“One-third of the liquidity of the world’s wealthiest people is concentrated in North America. The majority of the money there is held in local banks but the situation in the rest of the world is different. There are a great many rich customers in various countries who want to spread risk and hold money outside the country where it originated, especially in cases where the country of origin is not sufficiently stable. In this context, Switzerland remains the most important place for international customers due to its tradition, stability and the experience it has gathered.”

That is to say, the investigations, heavy fines and decline in banking confidentiality have not hurt the Swiss banking industry?

“Not really. Switzerland remains an international platform for the management of money. If you look at the volume of private assets managed by Swiss banks, the numbers just kept going up. Swiss banking grew significantly over the past decade because global wealth continued to increase and new markets opened for us.

“What has changed is the origin of the customers; in recent years, most of the new clients have come from emerging or growing markets such as China, Eastern Europe, Latin America, the Middle East and of course, from Israel. Moreover, Switzerland’s domestic market also grew, among other reasons, as a result of foreigners who moved there to live.”

In any case, we see many foreign banks exiting from their operations in Switzerland.

“That’s true. If once there were 300 banks in Switzerland, today there are less than 150. The reason for this is the tightening of regulation on the country’s banks, which increased costs. Thus, you need to have a large volume of assets in order to meet these expenditures. That’s why banks are closing or merging and why the advantages of growth have become fundamental.

“Concurrently, revenues were eroded due to increased competition and the absence of the ‘confidentiality premium,’ for which the customers paid money. We are dealing with this by creating new products and increasing the volume of assets under management without a concomitant rise in operating expenses.”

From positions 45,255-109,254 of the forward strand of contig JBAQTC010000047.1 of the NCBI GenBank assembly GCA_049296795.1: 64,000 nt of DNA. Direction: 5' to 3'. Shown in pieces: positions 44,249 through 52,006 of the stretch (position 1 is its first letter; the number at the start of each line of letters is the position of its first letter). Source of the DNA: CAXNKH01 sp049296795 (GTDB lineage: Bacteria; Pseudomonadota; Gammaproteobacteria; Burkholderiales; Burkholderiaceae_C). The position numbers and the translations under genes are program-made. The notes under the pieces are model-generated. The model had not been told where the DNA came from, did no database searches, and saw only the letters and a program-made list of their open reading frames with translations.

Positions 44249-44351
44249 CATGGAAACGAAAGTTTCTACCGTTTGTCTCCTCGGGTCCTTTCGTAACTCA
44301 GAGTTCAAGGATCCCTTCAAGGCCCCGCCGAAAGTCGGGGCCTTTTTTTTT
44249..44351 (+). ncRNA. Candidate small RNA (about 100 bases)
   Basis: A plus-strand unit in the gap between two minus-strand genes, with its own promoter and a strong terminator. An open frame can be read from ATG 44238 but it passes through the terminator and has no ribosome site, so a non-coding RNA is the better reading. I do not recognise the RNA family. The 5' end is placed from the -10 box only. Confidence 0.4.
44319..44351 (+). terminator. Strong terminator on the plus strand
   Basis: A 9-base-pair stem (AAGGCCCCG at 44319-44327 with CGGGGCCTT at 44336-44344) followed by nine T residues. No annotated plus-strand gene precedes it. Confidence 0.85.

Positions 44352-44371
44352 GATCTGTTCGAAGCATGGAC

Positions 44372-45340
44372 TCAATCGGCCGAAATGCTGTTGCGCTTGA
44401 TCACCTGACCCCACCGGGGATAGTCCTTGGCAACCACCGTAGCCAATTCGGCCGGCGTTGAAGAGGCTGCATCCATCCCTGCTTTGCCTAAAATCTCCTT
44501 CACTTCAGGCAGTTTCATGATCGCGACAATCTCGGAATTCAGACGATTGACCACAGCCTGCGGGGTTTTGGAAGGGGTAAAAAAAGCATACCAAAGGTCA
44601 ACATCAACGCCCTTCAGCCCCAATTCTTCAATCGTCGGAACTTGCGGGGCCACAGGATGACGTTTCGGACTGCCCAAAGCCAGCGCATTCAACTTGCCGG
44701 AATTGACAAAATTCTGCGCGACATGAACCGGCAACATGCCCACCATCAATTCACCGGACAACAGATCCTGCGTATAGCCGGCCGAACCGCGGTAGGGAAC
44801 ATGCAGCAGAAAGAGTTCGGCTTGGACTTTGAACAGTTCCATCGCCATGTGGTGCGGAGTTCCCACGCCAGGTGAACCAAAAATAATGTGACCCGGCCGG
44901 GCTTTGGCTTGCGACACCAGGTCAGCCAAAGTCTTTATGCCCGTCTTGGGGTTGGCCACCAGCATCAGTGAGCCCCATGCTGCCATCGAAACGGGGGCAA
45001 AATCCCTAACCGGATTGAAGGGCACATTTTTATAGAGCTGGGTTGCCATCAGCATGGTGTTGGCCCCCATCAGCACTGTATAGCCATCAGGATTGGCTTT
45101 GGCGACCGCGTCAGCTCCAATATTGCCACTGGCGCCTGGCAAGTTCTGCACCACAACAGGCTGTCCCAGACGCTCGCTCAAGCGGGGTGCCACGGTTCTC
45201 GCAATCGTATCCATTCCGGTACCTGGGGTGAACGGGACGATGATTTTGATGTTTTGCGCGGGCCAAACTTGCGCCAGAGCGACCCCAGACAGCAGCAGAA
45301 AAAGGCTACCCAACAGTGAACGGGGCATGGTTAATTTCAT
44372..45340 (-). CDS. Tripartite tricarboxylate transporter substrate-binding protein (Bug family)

Another threat that’s relevant to the entire banking system comes from fintech (financial technology), which is offering technological solutions for banking products. Are you feeling the effects of this threat?

“Fintech is more threatening to payment systems and retail banking operations, and less so to private banking. In my opinion, robot advice for investments is also less threatening to our industry, which is based on human experts. I think that in the field of private banking, human relationships and service are no less important than the returns. I don’t view fintech as a threat; rather, it’s a complementary tool we can learn from. We constantly keep up-to-date in this industry and we have an internal department that is working on this subject.”

“The rise in the number of rich people in Israel doesn’t come only from high-tech”

Julius Baer opened an official representative office in Israel four years ago, and it has been part of Kamp’s responsibilities from the outset. A Jew of Dutch origin, Kamp, 48, grew up in Italy and began his banking career at the Dutch bank ABN AMRO. He then moved over to the private banking division of HSBC. He joined Julius Baer in 2012 and was responsible for the bank’s Latin America and Israel operations.

In September 2016, Julius Baer carried out structural changes that included the transfer of Israel to its European division, and Kamp continued to be responsible for it, along with Southern Europe.

“Since 2008, Israel has been one of the 10 fastest-growing economies in the world. We focus on countries that are continuing to grow, and that includes Israel. According to various reports from international accounting firms and consultancies, it emerges that Israel is one of the 10 markets in which the rate of wealthy people – that is, those with liquid assets totaling more than $1 million – is the largest relative to the general population. And most of them are concentrated in cities such as Tel Aviv, Herzliya Pituah and Jerusalem, so it’s easier to locate them,” Kamp says.

Are we speaking mainly of high-tech entrepreneurs who made an exit?

“The increase does not come solely from high-tech people who made exits. Israelis in general are entrepreneurs in real estate, industry and other fields. It’s amazing how many Israeli businesspeople we meet in other countries. Therefore Israel is one of our strategic markets.”

And what’s the competition like against other bodies in the private banking business here?

“The competition in the Israeli market is fierce, regarding both the Israeli banks and the foreign banks that have been operating here for many years. There are a lot of young people here who tend to work with Israeli banks they’ve been familiar with since childhood or those that helped them in business. However, they are also likely to join forces with a Swiss bank to manage at least part of their money.”